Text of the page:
Professionalise the public finance role, says CIGFARO president


Public sector audit issues can be solved through appointing the right people, says Peet du Plessis.

This Future of Audit Series interview is proudly brought to you by ACCA.

“The audit function has two distinct purposes,” says Peet du Plessis, president of the Chartered Institute of Government Finance, Audit & Risk Officers (CIGFARO). “The first is ensuring the future of external audit and the second is that of internal audit.

“From a public sector perspective, when looking at external audit, I think the objectives are captured in the Public Audit Act, as amended. What is required, though, is auditors who are willing to perform their tasks without fear, favour or prejudice. In future, external auditors need to look more towards curtailing the appointments of family members in the same organisations, which opens the risk of collusion in the normal day-to-day operations in an organisation. For example, you can’t have a head of a department and his/her brother-in-law is directly reporting to that position. Ethically, this is wrong.”

From an internal audit perspective, Peet says the future will see the profession continue to act as a supporting function, but it needs to “take artificial intelligence more seriously and start developing information-generated intelligence around possible fraud and corruption, which could include senior and executive management”.

CIGFARO’s objectives are to advise institutions, commissions and other bodies and persons, to train and advance members’ knowledge, and to promote the interests of the finance profession within the public sector. It also aims to protect the interests of both the public sector and the public at large through enforcing a strict code of conduct for its members.

“In my view, the most pressing challenge today for audit is the extent of preventative and detective controls implemented by management to ensure fraud and corruption is eradicated,” says Peet. “The second challenge is to determine to what extent there is compliance with legislation, policies, procedures, and by-laws. The last point is, are we serious about consequence management – to what extent has this been implemented? Most of the issues in the public sector can be resolved if the right people are appointed.”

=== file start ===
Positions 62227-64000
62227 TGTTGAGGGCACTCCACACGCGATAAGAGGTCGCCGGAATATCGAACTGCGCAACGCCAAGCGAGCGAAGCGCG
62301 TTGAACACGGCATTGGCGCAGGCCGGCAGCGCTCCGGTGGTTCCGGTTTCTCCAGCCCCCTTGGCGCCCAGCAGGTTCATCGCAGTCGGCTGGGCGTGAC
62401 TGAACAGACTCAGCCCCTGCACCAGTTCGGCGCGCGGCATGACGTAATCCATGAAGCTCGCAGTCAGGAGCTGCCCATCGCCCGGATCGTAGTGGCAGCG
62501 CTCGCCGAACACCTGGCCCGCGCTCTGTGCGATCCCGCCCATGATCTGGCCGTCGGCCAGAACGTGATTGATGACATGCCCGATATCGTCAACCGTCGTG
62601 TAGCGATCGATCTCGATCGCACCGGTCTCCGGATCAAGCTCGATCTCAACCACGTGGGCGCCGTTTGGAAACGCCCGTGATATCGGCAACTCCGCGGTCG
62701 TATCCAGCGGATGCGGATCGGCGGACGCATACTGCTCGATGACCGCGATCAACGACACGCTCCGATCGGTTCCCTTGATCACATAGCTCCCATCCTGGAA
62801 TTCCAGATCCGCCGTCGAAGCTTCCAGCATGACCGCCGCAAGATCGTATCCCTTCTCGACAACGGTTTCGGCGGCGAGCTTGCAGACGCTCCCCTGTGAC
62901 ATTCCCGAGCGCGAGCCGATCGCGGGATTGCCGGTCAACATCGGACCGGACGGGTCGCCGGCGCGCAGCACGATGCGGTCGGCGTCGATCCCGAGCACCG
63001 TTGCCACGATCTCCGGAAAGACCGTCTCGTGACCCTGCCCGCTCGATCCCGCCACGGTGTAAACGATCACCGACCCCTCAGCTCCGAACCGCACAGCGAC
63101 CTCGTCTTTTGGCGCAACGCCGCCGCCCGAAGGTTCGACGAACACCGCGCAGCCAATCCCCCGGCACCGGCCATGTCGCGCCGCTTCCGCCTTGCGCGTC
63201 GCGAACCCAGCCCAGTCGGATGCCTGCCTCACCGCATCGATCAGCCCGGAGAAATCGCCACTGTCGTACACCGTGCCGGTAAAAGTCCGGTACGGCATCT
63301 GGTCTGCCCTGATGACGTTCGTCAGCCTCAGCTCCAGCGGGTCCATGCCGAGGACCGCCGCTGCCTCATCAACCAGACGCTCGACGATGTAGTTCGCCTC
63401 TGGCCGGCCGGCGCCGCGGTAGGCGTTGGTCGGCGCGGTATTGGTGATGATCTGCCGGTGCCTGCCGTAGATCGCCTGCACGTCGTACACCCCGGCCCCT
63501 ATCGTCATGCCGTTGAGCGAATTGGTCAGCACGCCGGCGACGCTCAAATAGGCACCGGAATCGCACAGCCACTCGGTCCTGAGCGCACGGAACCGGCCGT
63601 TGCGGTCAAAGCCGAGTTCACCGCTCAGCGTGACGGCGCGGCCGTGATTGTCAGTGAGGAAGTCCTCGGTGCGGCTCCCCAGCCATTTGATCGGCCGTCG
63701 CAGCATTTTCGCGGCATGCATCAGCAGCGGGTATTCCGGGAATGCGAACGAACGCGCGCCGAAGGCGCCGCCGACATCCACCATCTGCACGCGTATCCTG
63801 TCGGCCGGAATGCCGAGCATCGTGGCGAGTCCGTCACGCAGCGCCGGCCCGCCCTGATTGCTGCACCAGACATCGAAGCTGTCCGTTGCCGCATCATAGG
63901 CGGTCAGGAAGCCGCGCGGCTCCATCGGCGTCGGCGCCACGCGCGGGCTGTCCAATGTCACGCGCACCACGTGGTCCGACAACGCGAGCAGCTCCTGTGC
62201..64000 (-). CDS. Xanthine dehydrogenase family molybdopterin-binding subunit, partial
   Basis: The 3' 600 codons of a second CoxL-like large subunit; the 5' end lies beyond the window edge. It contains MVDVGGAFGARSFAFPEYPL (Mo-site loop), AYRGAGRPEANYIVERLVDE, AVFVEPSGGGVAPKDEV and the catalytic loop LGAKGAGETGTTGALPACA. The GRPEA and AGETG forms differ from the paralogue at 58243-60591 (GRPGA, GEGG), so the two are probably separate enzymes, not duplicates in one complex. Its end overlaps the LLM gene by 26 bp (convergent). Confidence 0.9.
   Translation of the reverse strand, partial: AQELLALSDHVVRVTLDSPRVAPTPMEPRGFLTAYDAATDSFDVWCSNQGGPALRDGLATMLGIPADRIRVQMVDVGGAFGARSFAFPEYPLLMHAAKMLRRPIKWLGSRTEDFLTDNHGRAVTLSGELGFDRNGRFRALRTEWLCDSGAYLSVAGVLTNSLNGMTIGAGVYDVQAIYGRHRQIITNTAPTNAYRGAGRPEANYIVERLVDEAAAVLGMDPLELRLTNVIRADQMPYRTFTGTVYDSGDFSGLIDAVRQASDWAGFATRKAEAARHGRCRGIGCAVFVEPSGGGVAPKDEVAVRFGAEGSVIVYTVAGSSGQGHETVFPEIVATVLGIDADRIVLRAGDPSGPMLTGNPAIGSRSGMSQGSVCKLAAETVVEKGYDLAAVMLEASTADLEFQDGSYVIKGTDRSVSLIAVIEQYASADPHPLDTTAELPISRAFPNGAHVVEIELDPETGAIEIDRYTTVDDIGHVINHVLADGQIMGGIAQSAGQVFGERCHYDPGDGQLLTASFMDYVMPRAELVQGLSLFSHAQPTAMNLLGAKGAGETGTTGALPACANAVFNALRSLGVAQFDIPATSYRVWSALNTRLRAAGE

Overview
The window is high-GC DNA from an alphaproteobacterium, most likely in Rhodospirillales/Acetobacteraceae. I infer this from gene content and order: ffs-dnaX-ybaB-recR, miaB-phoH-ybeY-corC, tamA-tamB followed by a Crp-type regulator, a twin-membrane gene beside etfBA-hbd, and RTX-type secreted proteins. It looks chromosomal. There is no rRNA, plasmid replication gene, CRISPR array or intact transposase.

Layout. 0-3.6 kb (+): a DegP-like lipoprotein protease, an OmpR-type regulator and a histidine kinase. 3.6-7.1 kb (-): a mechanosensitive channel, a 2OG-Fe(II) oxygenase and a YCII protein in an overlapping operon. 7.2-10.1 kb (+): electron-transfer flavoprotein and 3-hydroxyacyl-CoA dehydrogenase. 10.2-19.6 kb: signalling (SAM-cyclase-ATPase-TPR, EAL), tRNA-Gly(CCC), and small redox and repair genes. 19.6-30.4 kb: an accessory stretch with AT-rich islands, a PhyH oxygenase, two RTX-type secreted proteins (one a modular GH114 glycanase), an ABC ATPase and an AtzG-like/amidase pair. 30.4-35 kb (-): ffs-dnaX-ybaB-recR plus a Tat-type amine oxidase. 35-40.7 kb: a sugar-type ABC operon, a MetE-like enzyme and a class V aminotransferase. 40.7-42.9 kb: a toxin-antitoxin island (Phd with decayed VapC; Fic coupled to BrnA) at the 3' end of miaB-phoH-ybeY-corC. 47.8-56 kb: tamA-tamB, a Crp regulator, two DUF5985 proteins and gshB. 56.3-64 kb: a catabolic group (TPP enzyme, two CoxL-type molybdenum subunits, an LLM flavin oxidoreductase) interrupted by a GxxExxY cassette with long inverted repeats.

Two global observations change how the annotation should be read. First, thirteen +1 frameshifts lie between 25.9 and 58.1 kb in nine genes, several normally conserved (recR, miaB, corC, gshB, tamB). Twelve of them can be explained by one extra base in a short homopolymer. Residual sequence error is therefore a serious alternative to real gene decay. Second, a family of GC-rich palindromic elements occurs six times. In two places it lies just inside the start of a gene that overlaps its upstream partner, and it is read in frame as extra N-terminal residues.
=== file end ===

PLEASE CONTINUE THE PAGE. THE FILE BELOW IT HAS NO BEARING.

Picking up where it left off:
Calling for professionalisation of the public finance role
This is one of the reasons CIGFARO is lobbying for the professionalisation of the public finance role. CIGFARO is of the firm opinion that if legislation is passed, this will compel all public officials to belong to a professional institute, and reduce the current illegal practices.

The organisation argues that not only will it ensure that officials do what is ethical, but will also provide some form of protection against possible undue pressure to act unethically, while holding the officials accountable through professional standards and codes with related disciplinary procedures.

“The position of treasurer in local government, now known as CFO, was (since 1988) a professionalised position whereby a person had to be registered as a municipal accountant with a specific qualification, before he/she could be appointed. This is distinct from a CFO in the private sector,” explains Peet. “This requirement was repealed by the Local Government Municipal Finance Management Act, (MFMA) Act 56 of 2003, as amended. This action by National Treasury in the MFMA created a vacuum, which allowed for the appointment of persons in the position of CFO who are not qualified as professionals in the field.”